Blue Bell to Lay Off a Third of its Workforce After Listeria Illnesses
BRENHAM, Texas, May 15 (UPI) — Weeks after recalling all its products due to a number of positive listeria tests linked to three deaths, Blue Bell Creameries announced Friday it is laying off 37 percent of its workforce.
The company has temporarily shut down all its facilities to undergo thorough cleaning and testing to remove all traces of the harmful bacteria. It’s unclear how long it will take for the ice cream products to be back on the shelves, resulting in some heavy costs for the company.
Blue Bell Creameries CEO and President Paul Kruse announced layoffs and other cost-cutting measures in a video statement.
“The agonizing decision to lay off hundreds of our great workers and reduce hours and pay for others was the most difficult one I have had to make in my time as Blue Bell’s CEO and president,” he said. “At Blue Bell, our employees are part of our family, and we did everything we could to keep people on our payroll for as long as possible. At the same time, we have an obligation to do what is necessary to bring Blue Bell back and ensure its viability in the future. This is a sad day for all of us at Blue Bell, and for me personally.”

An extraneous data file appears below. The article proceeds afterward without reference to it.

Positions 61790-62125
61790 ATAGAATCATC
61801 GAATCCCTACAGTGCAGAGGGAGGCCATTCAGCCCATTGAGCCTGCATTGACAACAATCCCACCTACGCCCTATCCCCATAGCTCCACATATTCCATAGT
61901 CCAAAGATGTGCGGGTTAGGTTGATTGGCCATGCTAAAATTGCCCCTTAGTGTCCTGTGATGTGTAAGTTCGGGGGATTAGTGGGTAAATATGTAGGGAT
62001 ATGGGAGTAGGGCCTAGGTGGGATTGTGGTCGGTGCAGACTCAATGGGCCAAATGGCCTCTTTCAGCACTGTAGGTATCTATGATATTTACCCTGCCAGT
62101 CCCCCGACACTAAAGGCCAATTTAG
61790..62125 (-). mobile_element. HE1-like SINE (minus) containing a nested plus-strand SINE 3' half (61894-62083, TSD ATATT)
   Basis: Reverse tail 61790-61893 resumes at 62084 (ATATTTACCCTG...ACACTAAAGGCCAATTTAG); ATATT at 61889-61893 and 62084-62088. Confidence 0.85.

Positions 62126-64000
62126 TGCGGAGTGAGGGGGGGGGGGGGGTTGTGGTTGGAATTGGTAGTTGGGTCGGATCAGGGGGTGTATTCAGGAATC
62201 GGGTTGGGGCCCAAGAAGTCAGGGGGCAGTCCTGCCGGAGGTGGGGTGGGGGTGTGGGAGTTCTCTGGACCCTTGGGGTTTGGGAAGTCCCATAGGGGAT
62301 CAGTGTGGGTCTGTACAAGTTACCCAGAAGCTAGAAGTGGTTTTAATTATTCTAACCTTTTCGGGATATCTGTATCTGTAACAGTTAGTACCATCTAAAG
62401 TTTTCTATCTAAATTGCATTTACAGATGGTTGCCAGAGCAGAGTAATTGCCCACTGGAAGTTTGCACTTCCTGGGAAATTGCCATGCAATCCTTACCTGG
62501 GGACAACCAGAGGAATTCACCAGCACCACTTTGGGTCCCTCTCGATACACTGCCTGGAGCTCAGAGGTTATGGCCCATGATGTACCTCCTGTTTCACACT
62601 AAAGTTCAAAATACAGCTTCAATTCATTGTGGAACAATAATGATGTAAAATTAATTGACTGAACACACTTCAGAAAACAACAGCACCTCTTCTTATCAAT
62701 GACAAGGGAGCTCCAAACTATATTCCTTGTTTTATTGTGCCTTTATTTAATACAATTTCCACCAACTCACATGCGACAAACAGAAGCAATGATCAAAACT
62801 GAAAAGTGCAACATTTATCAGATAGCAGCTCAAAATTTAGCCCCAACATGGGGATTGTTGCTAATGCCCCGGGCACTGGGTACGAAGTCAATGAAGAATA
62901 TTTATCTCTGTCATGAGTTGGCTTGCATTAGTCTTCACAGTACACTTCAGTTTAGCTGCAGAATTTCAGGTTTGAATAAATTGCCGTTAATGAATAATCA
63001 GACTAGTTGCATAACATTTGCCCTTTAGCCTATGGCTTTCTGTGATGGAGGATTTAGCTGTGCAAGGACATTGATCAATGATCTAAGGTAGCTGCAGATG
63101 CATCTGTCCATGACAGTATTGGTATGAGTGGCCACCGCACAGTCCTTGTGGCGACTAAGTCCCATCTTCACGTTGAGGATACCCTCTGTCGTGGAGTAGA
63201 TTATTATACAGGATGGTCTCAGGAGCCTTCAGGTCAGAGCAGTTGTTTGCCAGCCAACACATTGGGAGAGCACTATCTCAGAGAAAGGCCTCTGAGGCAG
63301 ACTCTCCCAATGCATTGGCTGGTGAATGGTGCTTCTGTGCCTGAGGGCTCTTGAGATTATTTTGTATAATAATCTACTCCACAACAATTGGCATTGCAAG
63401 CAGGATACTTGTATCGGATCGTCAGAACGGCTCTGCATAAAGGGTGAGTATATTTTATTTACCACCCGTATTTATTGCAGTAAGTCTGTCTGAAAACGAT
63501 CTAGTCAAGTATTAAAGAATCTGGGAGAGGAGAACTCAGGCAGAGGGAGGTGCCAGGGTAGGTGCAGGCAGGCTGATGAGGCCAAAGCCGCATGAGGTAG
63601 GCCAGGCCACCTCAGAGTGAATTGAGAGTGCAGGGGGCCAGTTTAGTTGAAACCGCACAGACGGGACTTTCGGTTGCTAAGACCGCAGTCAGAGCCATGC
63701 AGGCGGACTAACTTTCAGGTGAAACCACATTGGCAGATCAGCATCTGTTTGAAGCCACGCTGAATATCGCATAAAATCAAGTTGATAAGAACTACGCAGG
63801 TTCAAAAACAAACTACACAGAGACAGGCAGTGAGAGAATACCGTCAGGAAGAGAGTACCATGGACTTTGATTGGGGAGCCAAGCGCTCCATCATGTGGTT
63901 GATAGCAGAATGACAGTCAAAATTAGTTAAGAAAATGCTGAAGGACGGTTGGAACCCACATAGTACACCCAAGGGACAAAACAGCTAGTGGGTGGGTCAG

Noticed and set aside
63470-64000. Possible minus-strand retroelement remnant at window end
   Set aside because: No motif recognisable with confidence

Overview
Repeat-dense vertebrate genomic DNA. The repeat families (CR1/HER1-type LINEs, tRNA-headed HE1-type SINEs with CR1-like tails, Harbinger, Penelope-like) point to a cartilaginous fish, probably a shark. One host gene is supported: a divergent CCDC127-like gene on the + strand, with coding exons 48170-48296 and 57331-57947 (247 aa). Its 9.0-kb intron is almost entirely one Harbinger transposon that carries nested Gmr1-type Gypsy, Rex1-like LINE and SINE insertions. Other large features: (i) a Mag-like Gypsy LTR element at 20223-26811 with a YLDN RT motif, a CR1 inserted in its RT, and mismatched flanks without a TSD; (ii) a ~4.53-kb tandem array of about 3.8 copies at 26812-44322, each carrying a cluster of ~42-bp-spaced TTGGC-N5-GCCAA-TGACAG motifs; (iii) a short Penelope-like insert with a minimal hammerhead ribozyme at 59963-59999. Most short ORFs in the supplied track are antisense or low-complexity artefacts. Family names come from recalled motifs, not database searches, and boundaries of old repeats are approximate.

The company said 750 full-time and 700 part-time employees — 37 percent of the total workforce — will be laid off. Another 1,400 employees will be furloughed. Those employees required to assist with the cleaning and repair process at the plants in Brenham, Texas, Broken Arrow, Okla., and Sylacauga, Ala., will keep their jobs, but at a reduced pay.
The news comes one day after the company said it has entered into agreements with the Texas Department of State Health Services and the Oklahoma Department of Agriculture, Food and Forestry outlining the steps Blue Bell must take before its products are sold to the public again.
The steps include extensive facility cleaning, revised testing protocols, revised production policies and procedures designed to prevent future contamination, and upgraded employee training initiatives.
Kruse said Blue Bell is communicating with the State of Alabama Department of Public Health in order to enter into a similar agreement there.
Blue Bell Creameries first began recalling some of its products in March after the Food and Drug Administration linked three listeria deaths at a Kansas hospital to the company’s products. It was later determined that the Oklahoma plant had presumptive positive tests for Listeria dating back to 2013.